Back in the Depression, and even before, Americans were having anxieties about just what the "age of the automobile" and the era of the automatic gun would mean to the quality of life. Here with his biting and strangely prophetic take on what some rightwingers now claim are our two top "inalienable rights" - the car and the gun - is Will Rogers.

Will Rogers on Henry Ford and the Automobile
(comments made before 1935)

"There is more money invested in garages than in schools and churches. 98.5% of the building permits in small towns are for filling stations. Over two-thirds of the unemployed in this country are working in filling stations. If people slept in filling stations instead of just driving by them, it would solve the housing problem of this country.

"There are 300,000 men just pumping gas into cars every minute of the day in America alone...193,000 just fixing punctures...800,000 just looking on, with 750,000 of 'em offering advice - .009% successfully...[There's]187,000 people every minute of the day just cranking the old ones [Model Ts and Model As], 81 with results. There is 43,000 just holding up the hoods of Fords looking at them, 42,598 with the same expression.

"[Henry] Ford made a car that runs with your feet instead of your head and hands. He was smart enough to know more people knew how to use their feet than they do their head or hands. He has made more business for an undertaker than any other one thing, with the exception of Prohibition. Monday moprning after a beautiful sunshiny Sunday finds the undertaker singing at his work.

"He has caused more people to go into debt than for rent or food. He has drove more states, counties, towns, and federal governments into debt than the World War. We owe more for roads than we did to persuade the Germans to 'Please leave Belgium.' Had we no good roads, we would miss all the scandal in the Highway Department. No state ever worries about who will be governor - it's who will be on the highway commission? I care not who writes a nation's songs: give me the highway contracts to deal out and I will show you what hard work, perseverances and taking advantage of your opportunities will do. He has given us our second biggest problem we have today, namely: 'After it's parked (and you come back and get it), how am I going to get home in it through the traffic?' That's why so many people leave 'em parked.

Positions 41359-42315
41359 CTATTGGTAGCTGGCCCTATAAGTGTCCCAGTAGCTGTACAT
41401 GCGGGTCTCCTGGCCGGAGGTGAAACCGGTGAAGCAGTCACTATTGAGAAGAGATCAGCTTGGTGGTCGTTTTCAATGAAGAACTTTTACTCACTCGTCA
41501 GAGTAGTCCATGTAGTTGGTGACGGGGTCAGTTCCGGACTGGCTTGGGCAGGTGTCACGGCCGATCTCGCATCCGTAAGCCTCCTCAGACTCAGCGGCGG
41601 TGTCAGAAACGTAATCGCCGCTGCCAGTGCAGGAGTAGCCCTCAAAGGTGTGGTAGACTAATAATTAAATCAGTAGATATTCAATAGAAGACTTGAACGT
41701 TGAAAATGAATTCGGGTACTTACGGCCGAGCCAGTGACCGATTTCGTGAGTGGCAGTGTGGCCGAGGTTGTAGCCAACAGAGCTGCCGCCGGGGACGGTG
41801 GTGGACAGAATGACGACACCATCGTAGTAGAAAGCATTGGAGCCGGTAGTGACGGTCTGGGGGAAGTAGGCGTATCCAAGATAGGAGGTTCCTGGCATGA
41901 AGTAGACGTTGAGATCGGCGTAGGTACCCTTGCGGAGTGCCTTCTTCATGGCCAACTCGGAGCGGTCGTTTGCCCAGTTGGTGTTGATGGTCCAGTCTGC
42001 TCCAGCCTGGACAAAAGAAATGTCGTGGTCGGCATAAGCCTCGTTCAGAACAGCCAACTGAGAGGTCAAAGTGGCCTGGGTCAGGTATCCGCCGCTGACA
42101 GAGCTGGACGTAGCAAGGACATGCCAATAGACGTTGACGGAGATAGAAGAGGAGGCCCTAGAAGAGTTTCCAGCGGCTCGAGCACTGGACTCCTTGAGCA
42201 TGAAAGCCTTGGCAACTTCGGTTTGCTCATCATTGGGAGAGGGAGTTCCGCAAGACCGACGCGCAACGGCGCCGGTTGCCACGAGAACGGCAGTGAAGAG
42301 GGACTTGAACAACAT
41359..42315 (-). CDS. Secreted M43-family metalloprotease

Great educators try to teach poeople, preachers try to change people, but no man produced through the accepted channels has moved the world like Henry Ford. He put wheels on our homes - a man's castle is his sedan; life's greatest catastrophe is a puncture. Americans don't fear the Lord as much as they do the next payment. Everybody is rushing to get somewhere where they have no business being, so they can hurry back again to the place they should never have left.

"So good luck, Mr. Ford. It will take a hundred years to tell whether you have helped us or hurt us, but you certainly didn't leave us like you found us."

Will Rogers on The Automatic Pistol

"In the old Wild West days, the bandit had to back out of the bank shooting and make it to his horse by the blaze of his guns. Now, any young man can just walk up with no mask, no western hat, no big forty-five, just a little automatic, which a baby can shoot as well as Billy the Kid could - all you do is point and keep the trigger pulled and you hit everything in the place. There's no possible way you can miss any part of anyone in the building - the more nervous you are, the more you hit.

"If there is one thing that has increased crime, it's been the automatic pistol. It's made no practice necessary to be an outlaw. Give any young egotist two shots of dope and an automatic and he will hold up the government mint. He goes in, gets his money quicker than you can get it with a bona-fide check. Out he comes. His partner has his car running and away they go - perhaps to their country home or their golf club. The toughest part to robbing nowadays is to find somebody that has something to steal. The minute a robber gets a clue, why the rest is easy. Now that's about the routine of the modern robbery, and murder is along the same routine. Of course, it's a little more expensive on account of having to use a little more ammunition."

(From "The Wit and Wisdom of Will Rogers," edited by Alex Ayres, Meridian Books 1993

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